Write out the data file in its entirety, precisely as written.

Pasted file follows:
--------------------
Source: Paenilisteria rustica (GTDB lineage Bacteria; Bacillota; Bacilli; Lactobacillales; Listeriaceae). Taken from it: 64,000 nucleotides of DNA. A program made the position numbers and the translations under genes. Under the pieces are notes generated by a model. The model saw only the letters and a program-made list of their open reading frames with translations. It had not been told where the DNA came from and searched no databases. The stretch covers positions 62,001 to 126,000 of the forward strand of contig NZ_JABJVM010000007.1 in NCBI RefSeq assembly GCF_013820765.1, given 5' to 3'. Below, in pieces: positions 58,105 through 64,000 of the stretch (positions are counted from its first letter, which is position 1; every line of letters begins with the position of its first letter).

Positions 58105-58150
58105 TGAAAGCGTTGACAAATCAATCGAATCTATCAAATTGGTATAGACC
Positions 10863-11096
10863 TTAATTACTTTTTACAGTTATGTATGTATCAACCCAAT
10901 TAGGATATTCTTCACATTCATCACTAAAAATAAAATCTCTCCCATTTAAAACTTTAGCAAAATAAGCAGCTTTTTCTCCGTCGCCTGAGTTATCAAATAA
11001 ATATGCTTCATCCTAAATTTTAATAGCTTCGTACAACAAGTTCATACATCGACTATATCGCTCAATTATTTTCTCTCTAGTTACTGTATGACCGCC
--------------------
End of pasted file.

Source: Paenilisteria rustica (GTDB lineage Bacteria; Bacillota; Bacilli; Lactobacillales; Listeriaceae). Taken from it: 64,000 nucleotides of DNA. A program made the position numbers and the translations under genes. Under the pieces are notes generated by a model. The model saw only the letters and a program-made list of their open reading frames with translations. It had not been told where the DNA came from and searched no databases. The stretch covers positions 62,001 to 126,000 of the forward strand of contig NZ_JABJVM010000007.1 in NCBI RefSeq assembly GCF_013820765.1, given 5' to 3'. Below, in pieces: positions 58,105 through 64,000 of the stretch (positions are counted from its first letter, which is position 1; every line of letters begins with the position of its first letter).

Positions 58105-58150
58105 TGAAAGCGTTGACAAATCAATCGAATCTATCAAATTGGTATAGACC
Positions 10863-11096
10863 TTAATTACTTTTTACAGTTATGTATGTATCAACCCAAT
10901 TAGGATATTCTTCACATTCATCACTAAAAATAAAATCTCTCCCATTTAAAACTTTAGCAAAATAAGCAGCTTTTTCTCCGTCGCCTGAGTTATCAAATAA
11001 ATATGCTTCATCCTAAATTTTAATAGCTTCGTACAACAAGTTCATACATCGACTATATCGCTCAATTATTTTCTCTCTAGTTACTGTATGACCGCC